Photosensor - how to program adjustment to room's lighting

Hello Arduino Community,
Please note: I'm a newbie.

I have drafted a sketch I am happy with. It controls an LED and DC motor with light, where the brightest gives both a soft "on" (not full on), and when dark, it turns them on to full.

Where I am stumped is how can I get this sketch to adjust itself for different lighting scenarios.
I'd like to get the same readings of "brightest" in a brightly lit room as a not so brightly lit room. Language that will let the arduino set the lightLevel to start with the same value as in a brightly lit room. If the room has less light than a brightly lit room, the soft "on" will still work as it would in the brightly lit room, but as it gets darker would still make LED and DC motor go to full 'on'.

Thank you in advance.

Sketch below:

const int motorPin = 9;
const int ledPin = 10;
const int sensorPin = 0;

int lightLevel, high = 0, low = 1023;

void setup() {
// put your setup code here, to run once:

pinMode(motorPin, OUTPUT);
pinMode(ledPin, OUTPUT);

}

void loop() {
// put your main code here, to run repeatedly:

lightLevel = analogRead(sensorPin);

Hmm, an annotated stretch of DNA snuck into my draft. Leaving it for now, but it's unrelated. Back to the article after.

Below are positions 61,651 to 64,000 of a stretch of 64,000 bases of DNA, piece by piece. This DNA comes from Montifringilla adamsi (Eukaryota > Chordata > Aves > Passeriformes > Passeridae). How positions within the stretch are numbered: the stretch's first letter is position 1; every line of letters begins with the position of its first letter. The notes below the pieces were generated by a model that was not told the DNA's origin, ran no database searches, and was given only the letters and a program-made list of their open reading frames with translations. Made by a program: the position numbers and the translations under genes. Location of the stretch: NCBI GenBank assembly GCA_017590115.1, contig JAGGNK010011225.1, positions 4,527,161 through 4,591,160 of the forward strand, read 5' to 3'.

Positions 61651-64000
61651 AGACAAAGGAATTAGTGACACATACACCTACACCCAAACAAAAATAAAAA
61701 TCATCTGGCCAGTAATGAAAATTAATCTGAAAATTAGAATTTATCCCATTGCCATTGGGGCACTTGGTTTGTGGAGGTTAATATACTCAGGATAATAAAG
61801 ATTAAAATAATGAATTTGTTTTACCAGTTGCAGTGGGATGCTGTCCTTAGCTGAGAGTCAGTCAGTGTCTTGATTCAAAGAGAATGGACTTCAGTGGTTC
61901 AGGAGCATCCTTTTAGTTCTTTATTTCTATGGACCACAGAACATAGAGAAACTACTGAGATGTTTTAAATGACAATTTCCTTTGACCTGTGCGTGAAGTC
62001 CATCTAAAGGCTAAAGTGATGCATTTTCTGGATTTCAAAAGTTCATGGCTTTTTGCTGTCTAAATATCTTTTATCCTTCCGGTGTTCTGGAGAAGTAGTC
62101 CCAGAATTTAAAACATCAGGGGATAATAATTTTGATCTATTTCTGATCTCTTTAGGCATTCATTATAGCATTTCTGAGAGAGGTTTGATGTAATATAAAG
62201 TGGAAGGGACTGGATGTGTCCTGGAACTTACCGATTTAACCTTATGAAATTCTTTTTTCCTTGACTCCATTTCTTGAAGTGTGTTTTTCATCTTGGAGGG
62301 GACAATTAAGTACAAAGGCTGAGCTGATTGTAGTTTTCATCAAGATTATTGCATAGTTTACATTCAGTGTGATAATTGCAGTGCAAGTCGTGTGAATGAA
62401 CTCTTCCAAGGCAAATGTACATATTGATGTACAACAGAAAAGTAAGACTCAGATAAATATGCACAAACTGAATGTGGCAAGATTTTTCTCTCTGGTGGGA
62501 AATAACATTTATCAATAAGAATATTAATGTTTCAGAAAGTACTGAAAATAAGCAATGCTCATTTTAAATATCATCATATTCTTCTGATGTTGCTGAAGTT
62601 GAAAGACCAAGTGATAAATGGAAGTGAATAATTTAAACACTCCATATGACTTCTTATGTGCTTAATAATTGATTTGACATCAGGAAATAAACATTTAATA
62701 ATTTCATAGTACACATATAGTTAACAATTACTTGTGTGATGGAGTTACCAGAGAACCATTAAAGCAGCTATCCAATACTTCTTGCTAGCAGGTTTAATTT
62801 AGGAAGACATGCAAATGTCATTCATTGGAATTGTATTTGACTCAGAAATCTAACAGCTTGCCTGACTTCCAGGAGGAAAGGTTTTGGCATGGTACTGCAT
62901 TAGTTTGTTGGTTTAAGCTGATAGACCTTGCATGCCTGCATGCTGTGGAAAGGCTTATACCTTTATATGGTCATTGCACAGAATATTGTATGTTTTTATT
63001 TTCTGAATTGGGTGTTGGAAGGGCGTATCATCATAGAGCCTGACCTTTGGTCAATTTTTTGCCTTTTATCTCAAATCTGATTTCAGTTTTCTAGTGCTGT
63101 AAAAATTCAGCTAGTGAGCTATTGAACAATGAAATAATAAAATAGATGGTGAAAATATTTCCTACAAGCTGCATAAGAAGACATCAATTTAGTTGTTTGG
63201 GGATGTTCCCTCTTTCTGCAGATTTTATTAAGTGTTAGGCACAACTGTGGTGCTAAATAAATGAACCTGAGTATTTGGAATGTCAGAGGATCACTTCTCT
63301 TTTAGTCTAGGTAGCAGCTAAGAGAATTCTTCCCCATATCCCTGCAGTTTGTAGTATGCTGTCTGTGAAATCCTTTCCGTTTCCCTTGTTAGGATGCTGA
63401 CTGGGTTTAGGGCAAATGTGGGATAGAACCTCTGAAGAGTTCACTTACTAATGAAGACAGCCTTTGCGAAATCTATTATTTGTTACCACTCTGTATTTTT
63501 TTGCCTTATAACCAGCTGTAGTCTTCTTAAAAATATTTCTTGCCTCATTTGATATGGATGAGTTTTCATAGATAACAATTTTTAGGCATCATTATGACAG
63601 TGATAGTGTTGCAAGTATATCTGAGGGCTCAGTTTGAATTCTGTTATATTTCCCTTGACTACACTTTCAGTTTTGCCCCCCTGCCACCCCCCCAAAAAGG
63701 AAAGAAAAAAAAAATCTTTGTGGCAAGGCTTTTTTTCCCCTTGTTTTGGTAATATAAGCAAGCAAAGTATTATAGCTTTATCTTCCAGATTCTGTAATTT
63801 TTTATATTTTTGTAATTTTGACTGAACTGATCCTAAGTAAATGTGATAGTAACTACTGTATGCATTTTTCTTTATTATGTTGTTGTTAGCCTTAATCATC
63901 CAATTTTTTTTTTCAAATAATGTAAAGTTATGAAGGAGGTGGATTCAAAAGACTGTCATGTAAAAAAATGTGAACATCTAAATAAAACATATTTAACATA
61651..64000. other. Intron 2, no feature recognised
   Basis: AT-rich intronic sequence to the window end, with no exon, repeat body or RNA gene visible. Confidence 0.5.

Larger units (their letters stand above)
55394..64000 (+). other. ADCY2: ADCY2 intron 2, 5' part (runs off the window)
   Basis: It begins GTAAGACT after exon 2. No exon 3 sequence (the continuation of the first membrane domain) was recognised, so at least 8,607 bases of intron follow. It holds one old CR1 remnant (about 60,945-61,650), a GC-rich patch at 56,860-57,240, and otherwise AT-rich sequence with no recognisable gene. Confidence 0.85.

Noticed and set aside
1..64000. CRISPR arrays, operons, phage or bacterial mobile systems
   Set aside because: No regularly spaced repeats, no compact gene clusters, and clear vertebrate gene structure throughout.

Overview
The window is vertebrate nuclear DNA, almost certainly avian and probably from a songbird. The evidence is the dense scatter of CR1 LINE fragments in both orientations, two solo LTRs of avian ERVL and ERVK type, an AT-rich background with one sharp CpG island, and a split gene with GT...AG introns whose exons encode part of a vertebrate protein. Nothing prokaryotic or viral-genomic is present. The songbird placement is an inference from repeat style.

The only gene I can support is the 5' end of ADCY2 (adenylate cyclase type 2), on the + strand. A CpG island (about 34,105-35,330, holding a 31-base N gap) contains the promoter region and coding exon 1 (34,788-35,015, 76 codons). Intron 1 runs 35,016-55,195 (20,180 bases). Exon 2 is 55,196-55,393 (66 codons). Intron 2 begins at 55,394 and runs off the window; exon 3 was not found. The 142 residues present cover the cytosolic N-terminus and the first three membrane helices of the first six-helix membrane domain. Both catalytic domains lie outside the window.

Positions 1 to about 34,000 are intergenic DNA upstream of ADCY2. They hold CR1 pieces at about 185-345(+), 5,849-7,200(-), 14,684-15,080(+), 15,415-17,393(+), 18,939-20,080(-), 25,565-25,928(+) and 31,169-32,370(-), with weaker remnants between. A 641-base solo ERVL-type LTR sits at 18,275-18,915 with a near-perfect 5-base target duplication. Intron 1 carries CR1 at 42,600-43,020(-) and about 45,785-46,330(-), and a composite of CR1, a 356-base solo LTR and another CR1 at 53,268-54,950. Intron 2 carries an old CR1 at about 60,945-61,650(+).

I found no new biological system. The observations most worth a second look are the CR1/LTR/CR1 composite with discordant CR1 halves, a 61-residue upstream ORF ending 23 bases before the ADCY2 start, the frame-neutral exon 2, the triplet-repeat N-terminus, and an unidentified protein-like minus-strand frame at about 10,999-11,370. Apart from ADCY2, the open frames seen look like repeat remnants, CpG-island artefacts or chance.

manualTune();

analogWrite(ledPin, 255 - lightLevel);
analogWrite(motorPin, 255 - lightLevel+30);

}

void manualTune()
{

lightLevel = map(lightLevel, 0, 900, 0, 255);
lightLevel = constrain(lightLevel, 0, 255);

}

Where I am stumped is how can I get this sketch to adjust itself for different lighting scenarios.

How would YOU do it? You can't. There is some ambient light level. You can't know if, on some other day, at some other time, there will be more light. Or less light.

That's the question:
There has to be a way to be able to have the sensor read the room's light level, and then start there, where that brightness-and-darkness range gets adjusted into the 0- 255.

There has to be a way to be able to have the sensor read the room's light level

Isn't that what it is doing?

and then start there

It sounds like you want to read the light level once, when the Arduino resets, and use that as a baseline. Permission is granted.